Is Bud.tv a Case Study for Branded Entertainment?
Clamor Over Site Shows That Marketers Who Own Media May Be Playing Under Tougher Rules
CHICAGO -- Are marketers who create channels to disseminate their own branded content subject to a different standard than standard-issue advertisers?
|According to one beverage-industry consultant, branded entertainment is an important channel for spirits marketers: 'They're not going to back down because of a letter.'
In a Feb. 15 letter accusing Anheuser-Busch Cos. of being lax about keeping underage drinkers off of its online TV network, Bud.tv, the attorneys general of 21 states told the No. 1 U.S. brewer that, as a media owner, it is playing by a different, more stringent set of rules.
And at a time when marketers as diverse as Toyota, Jack in the Box, Unilever, Krups and Mountain Dew, among many others, are experimenting with delivering their own branded content through their own channels, the notion of a higher-standard for those ventures could have a chilling effect if it's applied broadly.
But a spokeswoman for the Maine attorney general's office, which is leading the effort, last week said non-alcohol marketers had nothing to worry about. "We see this as specific to alcohol advertising," the spokeswoman said. "[Other industries are] outside the scope of what we're trying to do."
Alcohol-marketing experts say they don't expect the largest brewers and distillers -- who use digitally delivered branded entertainment as much, and as successfully, as any marketer group -- to back down, at least not without a fight.
"If anything, they'll push harder to test the limits after this," said Tom Pirko, a veteran beverage-industry consultant. "These are really important channels for them, and they're not going to back down because of a letter."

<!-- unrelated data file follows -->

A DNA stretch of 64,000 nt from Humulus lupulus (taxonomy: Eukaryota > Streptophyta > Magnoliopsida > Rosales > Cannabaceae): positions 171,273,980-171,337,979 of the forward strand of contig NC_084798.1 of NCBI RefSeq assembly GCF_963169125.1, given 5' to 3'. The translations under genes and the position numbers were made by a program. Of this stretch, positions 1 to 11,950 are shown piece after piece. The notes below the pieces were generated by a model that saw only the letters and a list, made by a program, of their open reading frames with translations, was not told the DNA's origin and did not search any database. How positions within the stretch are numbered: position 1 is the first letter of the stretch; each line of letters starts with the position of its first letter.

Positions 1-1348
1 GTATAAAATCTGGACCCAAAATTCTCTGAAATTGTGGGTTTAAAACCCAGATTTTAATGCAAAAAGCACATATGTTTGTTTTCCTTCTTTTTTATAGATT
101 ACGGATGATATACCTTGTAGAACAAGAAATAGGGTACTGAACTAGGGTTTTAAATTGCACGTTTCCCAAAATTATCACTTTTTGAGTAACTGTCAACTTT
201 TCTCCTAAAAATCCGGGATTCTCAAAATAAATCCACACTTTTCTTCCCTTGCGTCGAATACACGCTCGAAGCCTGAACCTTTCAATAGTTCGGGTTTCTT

Indeed, A-B may have too much invested in Bud.tv -- a $40 million venture that has partnered the brewery with Hollywood heavyweights such as Vince Vaughn and Kevin Spacey -- to do otherwise. The No. 1 U.S. brewery has been rolling out tiny brands on an almost weekly basis for much of the past year. Managing such a stash of niche products has forced the brewery to find alternatives to the costly 30-second TV spots that have traditionally backed its largest brands -- that expanded product roster makes the brewer's ability to deliver branded content online and to mobile devices increasingly important.
Given that reality, it's no surprise that A-B hasn't shown any inclination to tweak Bud.tv following the missive from the attorneys general, despite the fact that the specter of state legal officers teaming up to attack an industry's marketing is reminiscent of the effort to curb tobacco marketing during the 1990s, and alcohol-industry watchdogs said they hoped the attorneys general would continue to use that model.
"They're following in tobacco's footsteps," said Michael Scippa, advocacy director at the Marin Institute, an alcohol-industry watchdog that's been in touch with the attorneys general. "They revolutionized how tobacco is marketed, and we hope they'll do the same with alcohol."
And alcohol-industry types -- who, Mr. Pirko noted, can argue that "unlike tobacco, their product makes you live longer, not shorter" -- seem feisty at the prospect of a showdown.
Summarizing the prevailing mood, Beer Business Daily Publisher Harry Schumacher told his subscribers (a mix of beer wholesalers and brewery executives) of an "experiment" in which his 13-year-old son had an easier time purchasing 190-proof Everclear than he did accessing the Bud.tv site.
"I can rest easy at night knowing that my son will be saved from Vince Vaughn's bad jokes on Bud.tv thanks to our country's diligent AGs, but can easily purchase a $25 bottle of grain alcohol (not to mention call up any variety of deviant pornography you could possibly conceive, and some you can't)," Mr. Schumacher wrote. "Oh, deliver me please from the perfidy, the hypocrisy."